South Korea banned all seafood imports from Japan, a decision that could hurt an already struggling fisheries industry amid growing radiation fears.
On Friday, Seoul widened its existing ban on 50 fishery products from eight prefectures after Tokyo said last month that tons of contaminated water had flowed into the sea off the Fukushima coast.
“The decision was made as public concerns are growing after radiation-contaminated water has leaked from the Fukushima nuclear plant,” South Korea said in a statement.
South Koreans accused the Japanese government of trying to cover up the crisis and urged Seoul to take action.
“If nothing was done, criticism would have been directed at the South Korean government. It likely believed there was a need to placate the public by taking serious measures,” a diplomatic source in Seoul said.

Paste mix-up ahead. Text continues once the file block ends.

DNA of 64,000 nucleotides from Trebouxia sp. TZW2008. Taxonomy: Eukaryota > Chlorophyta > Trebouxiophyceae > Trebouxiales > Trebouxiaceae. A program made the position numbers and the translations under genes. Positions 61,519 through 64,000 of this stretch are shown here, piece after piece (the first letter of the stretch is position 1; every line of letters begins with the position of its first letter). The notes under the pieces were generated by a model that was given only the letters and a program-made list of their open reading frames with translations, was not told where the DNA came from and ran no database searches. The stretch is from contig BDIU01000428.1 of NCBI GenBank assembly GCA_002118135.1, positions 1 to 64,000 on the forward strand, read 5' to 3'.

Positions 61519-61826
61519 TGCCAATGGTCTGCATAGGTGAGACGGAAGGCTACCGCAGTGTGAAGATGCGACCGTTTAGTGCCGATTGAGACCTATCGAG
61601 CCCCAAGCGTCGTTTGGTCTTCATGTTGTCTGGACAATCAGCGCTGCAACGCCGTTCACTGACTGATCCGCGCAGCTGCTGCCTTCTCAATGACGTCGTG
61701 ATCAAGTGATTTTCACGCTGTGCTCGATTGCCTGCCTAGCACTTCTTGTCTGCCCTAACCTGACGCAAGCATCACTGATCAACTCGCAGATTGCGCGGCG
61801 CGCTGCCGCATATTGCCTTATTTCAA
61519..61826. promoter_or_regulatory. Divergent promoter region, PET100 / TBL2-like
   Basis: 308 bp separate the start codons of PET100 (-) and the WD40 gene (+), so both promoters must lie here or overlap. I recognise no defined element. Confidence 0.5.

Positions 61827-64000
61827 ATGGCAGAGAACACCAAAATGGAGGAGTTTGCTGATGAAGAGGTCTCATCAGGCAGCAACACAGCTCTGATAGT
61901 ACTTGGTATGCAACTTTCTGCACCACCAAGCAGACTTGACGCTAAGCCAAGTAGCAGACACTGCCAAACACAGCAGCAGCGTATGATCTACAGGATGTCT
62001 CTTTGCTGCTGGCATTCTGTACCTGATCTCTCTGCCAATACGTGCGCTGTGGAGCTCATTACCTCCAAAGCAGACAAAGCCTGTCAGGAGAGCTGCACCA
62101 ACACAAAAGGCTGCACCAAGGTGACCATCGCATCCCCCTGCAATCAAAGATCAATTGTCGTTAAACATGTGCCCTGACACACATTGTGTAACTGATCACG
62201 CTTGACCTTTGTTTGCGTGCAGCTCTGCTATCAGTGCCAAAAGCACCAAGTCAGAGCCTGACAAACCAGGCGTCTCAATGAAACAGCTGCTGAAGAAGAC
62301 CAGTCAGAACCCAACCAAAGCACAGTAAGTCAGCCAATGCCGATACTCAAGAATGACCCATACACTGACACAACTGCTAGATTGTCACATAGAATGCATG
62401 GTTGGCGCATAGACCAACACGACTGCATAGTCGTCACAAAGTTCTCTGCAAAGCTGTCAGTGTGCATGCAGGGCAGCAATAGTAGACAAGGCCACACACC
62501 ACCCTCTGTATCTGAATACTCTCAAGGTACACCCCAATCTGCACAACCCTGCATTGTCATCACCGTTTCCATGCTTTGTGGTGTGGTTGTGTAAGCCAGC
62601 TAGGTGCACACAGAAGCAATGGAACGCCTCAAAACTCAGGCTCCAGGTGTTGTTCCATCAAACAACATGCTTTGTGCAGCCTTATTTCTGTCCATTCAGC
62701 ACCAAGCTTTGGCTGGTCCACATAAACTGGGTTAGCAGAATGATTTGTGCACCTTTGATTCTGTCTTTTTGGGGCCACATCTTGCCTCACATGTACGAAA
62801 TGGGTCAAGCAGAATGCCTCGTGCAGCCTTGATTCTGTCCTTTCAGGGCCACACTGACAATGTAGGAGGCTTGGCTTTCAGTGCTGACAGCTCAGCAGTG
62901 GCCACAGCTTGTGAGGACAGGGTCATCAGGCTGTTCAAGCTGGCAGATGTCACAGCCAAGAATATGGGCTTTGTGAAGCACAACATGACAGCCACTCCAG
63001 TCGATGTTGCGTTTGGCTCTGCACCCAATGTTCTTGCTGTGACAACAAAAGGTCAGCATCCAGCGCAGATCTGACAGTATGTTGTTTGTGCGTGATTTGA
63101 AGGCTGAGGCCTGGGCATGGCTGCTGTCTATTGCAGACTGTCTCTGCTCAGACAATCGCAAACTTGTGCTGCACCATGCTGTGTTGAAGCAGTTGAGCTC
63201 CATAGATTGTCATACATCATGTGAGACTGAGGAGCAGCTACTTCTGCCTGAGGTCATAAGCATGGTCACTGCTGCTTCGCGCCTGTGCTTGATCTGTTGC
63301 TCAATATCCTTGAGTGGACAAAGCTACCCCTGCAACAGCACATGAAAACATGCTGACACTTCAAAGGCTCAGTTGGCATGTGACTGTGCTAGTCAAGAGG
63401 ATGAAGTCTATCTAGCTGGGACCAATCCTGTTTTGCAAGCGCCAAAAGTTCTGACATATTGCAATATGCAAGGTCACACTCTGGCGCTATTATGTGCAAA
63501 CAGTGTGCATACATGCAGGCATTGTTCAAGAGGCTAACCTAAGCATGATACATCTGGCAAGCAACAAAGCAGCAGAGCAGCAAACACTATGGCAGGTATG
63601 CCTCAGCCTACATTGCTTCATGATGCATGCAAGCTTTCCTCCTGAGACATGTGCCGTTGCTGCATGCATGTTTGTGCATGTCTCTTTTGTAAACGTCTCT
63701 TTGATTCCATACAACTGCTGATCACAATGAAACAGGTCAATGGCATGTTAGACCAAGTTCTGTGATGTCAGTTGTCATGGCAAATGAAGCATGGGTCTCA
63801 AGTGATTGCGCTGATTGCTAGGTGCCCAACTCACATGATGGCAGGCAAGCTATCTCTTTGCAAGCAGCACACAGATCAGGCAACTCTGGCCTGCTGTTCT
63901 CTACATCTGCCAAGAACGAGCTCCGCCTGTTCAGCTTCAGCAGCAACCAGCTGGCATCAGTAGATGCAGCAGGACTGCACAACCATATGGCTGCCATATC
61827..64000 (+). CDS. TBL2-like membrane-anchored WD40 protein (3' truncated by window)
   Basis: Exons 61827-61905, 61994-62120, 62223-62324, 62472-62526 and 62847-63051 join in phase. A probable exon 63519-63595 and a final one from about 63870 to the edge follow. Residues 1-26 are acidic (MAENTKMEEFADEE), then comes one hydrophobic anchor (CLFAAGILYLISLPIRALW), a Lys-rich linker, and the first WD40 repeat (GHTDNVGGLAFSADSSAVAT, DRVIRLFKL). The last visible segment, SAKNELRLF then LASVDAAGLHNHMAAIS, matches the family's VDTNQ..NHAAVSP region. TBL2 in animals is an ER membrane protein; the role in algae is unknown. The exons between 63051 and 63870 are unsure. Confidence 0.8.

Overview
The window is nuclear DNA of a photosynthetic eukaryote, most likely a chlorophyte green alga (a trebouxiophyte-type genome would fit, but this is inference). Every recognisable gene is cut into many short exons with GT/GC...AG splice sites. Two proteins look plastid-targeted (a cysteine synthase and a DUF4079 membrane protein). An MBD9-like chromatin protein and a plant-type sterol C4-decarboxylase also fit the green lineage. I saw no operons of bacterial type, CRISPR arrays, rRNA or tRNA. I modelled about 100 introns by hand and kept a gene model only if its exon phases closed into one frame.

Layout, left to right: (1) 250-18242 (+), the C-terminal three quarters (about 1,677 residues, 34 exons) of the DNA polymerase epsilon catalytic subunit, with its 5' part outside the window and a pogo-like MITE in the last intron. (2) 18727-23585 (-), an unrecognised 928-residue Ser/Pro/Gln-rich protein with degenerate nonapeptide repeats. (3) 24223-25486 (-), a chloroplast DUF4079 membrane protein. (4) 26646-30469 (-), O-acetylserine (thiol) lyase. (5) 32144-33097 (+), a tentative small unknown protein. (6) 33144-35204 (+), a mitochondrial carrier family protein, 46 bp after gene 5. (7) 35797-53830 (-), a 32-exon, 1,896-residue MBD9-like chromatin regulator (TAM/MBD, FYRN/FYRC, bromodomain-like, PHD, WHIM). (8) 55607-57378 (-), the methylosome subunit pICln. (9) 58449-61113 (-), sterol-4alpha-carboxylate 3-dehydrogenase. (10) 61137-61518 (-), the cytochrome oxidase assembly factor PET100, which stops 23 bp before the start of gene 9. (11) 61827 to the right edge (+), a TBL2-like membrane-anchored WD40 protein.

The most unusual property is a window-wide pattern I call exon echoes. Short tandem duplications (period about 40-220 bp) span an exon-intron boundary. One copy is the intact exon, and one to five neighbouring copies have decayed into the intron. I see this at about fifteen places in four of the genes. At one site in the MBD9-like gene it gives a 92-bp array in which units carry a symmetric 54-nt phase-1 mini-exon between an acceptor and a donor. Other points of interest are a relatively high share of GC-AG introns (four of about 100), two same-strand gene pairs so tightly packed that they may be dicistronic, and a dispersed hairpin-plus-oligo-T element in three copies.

Japan downplayed rising fears in South Korea, a major expert market for Japanese fishermen, stressing its fishery products were safe and underwent radiation inspections.
“We are conducting safety controls based on international standards,” said Yoshihide Suga, chief cabinet secretary. “If radiation readings are above the standards, shipment will be stopped.”
Fishing has been banned from areas close to Fukushima, but officials say other fishing grounds were unaffected as irradiated water is quickly diluted in the sea.
But the extended ban could shroud the future of Japan’s ailing fisheries industry, said Hiroshi Kishi, head of the National Federation of Fisheries Cooperative Associations.
By: Maesie Bertumen
Image: Takashi Hososhima/Flickr